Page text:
The trail is indeed where it was purported to be, and as far as I was able to ascertain given my unplanned explorations of its side branches, continues to proceed in the direction someone utilizing its surface would expect.   In my professional opinion based on a thorough study of North American plate tectonics, it is safe to assume that it will remain in that approximate location through Dec 6.

Excerpts from “Spirituality According to Paul”


My compadre from waaaaaay back, Leonel Rocca Gamarra, outside warehouse in San Francisco.





“Spirituality According to Paul,” by Rodney Reeves, is a good book if you’re interested in what Christianity probably is instead of what some people make it out to be.  A couple of excerpts:






It is astonishing to me how quickly we offer our judgments about the misery of others. … Whether we admit it or not, most of us look callously upon the suffering of the masses because we think “they’re getting what they deserve.”  God’s judgment always seems to fall on others, never on  us.  We simply add up the equation of cause and effect, figuring that someone must have done something very wrong to get such a bad result.  But this equation is where Christians are very inconsistent.  We don’t say that about Jesus. “He was innocent,” we say.  “He didn’t deserve the cruelty of the cross,” we insist.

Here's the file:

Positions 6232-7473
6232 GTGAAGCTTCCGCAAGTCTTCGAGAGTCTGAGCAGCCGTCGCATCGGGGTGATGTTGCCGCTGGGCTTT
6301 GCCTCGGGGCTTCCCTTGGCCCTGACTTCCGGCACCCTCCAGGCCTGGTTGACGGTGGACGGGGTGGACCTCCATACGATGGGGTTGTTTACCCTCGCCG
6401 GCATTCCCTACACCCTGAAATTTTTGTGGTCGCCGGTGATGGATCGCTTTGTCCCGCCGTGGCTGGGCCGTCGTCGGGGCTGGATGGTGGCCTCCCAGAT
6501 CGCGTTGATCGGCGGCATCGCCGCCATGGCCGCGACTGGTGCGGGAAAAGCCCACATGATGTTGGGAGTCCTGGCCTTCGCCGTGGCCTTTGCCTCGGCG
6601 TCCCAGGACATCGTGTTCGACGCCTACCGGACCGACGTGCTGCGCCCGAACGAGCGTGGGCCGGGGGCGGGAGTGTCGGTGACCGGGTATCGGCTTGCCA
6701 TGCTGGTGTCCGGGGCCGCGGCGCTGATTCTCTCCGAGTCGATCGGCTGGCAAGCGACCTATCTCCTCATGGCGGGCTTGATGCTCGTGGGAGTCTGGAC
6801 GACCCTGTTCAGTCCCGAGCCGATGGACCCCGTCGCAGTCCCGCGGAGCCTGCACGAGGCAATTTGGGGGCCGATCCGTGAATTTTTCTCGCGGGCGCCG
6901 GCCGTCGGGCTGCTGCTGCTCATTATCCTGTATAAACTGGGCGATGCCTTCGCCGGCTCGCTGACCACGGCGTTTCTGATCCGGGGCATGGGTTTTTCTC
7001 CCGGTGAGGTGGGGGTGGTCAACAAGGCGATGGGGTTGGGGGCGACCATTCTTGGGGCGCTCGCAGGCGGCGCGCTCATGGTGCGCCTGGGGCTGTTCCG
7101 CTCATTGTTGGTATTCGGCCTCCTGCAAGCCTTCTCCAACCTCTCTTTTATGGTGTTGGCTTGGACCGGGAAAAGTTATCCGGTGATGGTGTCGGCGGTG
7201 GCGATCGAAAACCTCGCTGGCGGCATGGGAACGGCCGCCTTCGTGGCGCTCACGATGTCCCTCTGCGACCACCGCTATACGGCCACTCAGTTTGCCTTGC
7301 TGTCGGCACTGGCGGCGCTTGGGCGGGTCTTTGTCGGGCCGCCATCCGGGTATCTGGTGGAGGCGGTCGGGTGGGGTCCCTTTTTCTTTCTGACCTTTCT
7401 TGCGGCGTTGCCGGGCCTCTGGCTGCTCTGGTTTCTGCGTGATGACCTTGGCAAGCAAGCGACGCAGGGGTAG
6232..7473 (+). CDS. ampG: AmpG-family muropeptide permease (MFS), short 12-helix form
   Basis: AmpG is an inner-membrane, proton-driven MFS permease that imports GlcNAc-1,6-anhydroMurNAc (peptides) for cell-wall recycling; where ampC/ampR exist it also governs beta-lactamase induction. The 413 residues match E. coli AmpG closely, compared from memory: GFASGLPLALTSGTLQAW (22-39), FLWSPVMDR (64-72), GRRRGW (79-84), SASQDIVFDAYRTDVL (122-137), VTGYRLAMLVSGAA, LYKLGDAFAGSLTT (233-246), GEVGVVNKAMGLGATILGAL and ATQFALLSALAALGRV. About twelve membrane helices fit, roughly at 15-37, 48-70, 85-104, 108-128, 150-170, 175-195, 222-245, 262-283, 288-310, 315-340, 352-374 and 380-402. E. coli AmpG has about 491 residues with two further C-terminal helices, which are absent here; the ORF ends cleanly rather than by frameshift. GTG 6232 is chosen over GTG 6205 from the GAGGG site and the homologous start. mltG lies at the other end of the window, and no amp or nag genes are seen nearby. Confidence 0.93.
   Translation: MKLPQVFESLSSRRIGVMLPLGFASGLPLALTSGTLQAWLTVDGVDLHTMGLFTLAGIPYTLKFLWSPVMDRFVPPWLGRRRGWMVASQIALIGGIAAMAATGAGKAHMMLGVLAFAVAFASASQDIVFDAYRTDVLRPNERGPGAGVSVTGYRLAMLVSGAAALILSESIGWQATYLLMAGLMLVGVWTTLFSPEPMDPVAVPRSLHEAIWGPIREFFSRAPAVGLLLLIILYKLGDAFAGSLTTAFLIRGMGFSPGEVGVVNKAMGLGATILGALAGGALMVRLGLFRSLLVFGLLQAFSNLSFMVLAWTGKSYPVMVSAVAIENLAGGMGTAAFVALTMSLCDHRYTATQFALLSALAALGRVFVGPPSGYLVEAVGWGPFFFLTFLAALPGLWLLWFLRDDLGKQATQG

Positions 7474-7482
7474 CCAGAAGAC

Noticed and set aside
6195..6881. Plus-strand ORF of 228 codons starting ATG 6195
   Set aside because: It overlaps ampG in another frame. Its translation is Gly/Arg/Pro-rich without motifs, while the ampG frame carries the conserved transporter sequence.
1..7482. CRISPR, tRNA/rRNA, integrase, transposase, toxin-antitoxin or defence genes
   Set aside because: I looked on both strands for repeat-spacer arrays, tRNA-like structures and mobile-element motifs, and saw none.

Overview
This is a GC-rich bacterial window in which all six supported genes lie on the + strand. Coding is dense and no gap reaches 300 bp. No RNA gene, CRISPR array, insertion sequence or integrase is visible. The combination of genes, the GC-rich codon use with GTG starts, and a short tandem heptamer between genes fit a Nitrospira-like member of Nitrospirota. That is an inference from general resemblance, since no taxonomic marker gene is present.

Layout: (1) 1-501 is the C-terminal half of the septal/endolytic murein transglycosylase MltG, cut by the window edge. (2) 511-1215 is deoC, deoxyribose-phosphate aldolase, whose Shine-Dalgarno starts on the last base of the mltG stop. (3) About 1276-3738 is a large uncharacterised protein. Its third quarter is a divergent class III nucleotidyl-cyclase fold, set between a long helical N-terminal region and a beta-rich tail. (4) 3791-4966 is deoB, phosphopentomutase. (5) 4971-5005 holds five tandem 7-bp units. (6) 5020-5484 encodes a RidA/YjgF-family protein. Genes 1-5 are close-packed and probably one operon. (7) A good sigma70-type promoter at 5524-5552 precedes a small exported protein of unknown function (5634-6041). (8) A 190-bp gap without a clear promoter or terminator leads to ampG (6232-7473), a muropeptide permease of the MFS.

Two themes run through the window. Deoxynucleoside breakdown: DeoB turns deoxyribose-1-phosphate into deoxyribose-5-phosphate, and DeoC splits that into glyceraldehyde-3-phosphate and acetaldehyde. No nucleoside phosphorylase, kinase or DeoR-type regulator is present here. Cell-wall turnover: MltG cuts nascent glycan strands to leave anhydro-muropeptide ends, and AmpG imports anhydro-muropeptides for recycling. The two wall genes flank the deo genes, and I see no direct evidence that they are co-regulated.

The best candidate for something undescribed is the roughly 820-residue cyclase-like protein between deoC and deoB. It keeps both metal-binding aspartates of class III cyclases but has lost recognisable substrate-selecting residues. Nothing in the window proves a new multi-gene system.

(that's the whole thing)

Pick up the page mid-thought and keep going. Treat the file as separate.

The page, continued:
Rodney Reeves, page 27

Here’s another one:

American politics cannot contain Christian faith. For example, politics makes enemies; Christians love enemies.  Americans are taught to preserve national and personal interests at all costs.  Paul taught his converts to prefer the interests of others.  American consumerism is built on the idea that we should always want more.  Paul was content with more or less.

Rodney Reeves, page 31

I would add few more contradictions between our politics and our proffered faith, but this blog is about Rodney Reeve’s book, not my opinions.


The Sky in Colorado

Closeup of Thunderstorm over the Big D

Closeup of Thunderstorm over the Big D

I first moved to Colorado in 1975 courtesy of the US Air Force.  I fell in love with the snow, became a ski bum, and considered my barracks at Lowry AFB my domicile, and A-Basin my home.  I was on the mountain as early in the season as possible, and as late into June as they’d let me.

I only discovered the spectacular beauty of a Colorado Summer when I returned in 1992.  The shot above, taken from our peeling, chipping, badly-in-need of repair deck, is a closeup of the bottom of an afternoon thunderstorm to the East of us.  Below is a picture of a second thunderstorm building to the North later that afternoon.


Thunderstorm over Perry Park – full

And here is what it looks like when it’s directly overhead.

Thunderstorm directly overhead

Thunderstorm directly overhead